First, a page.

Privatizing profits, socializing risk, health care edition
The current mantra of those who support our private insurance model for health care is "shared responsibility." Their goal is to ratchet up the amount that individuals will have to pay for medical costs, by buying insurance policies that have higher deductibles, larger co-payments, and higher costs for prescription drugs. What "shared responsibility" is about is maintaining insurance company profits.
Under pressure from Wall Street for disappointing earnings during the first quarter of 2008, CEOs from the two largest health insurance plans, United Health Group and Wellpoint, told investors last week that they would "continue to protect their (profit) margins" and "not sacrifice profitability for membership" i.e., they aren't going to hold down premium increases to keep members on their rolls. Wellpoint's CEO, Angela Braly, also said that her company's market power would give it the ability to lean hard on its network doctors to accept lower reimbursements. What she didn't add was that her predecessor, retired CEO Larry Glasscock, left Wellpoint in 2007 with a $23.9 million farewell package. The private insurance model benefits neither patients nor doctors.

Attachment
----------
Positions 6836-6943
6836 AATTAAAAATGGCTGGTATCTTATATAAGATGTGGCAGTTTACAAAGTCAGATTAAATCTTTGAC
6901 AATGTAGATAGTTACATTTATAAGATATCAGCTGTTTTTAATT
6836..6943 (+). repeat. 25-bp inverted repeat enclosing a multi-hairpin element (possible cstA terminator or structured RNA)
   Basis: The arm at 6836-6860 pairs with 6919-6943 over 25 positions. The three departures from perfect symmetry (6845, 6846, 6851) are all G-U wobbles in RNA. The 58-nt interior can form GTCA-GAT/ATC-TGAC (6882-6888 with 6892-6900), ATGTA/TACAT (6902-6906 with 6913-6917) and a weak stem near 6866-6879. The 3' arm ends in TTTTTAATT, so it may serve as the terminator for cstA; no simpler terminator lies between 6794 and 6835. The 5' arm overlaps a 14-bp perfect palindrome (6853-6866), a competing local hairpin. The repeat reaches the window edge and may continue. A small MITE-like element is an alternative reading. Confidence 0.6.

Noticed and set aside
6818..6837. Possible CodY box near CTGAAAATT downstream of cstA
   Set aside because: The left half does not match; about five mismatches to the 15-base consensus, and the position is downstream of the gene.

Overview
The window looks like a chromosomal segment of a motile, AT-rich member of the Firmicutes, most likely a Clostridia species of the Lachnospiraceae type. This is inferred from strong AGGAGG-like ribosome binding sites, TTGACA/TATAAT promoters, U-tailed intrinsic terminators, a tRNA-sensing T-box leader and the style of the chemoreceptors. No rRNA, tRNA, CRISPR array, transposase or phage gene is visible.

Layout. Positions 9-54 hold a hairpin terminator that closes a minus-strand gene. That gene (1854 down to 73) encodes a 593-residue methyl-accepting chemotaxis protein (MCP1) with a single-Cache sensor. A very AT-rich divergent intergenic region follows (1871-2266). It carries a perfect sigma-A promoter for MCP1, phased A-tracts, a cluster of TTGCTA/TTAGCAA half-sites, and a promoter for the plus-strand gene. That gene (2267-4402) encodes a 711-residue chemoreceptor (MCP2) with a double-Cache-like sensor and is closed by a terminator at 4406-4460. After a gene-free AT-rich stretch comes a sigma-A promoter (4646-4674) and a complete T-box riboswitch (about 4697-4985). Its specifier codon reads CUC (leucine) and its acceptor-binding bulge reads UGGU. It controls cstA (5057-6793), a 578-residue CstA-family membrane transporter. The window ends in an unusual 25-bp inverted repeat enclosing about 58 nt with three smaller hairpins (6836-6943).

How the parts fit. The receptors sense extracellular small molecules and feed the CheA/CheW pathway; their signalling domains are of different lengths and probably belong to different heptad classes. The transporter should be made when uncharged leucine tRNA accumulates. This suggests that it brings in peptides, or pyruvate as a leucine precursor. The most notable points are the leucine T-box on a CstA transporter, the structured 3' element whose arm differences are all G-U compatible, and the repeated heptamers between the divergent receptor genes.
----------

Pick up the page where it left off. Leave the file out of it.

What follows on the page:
How much healthcare could your state buy with $23.9 million dollars?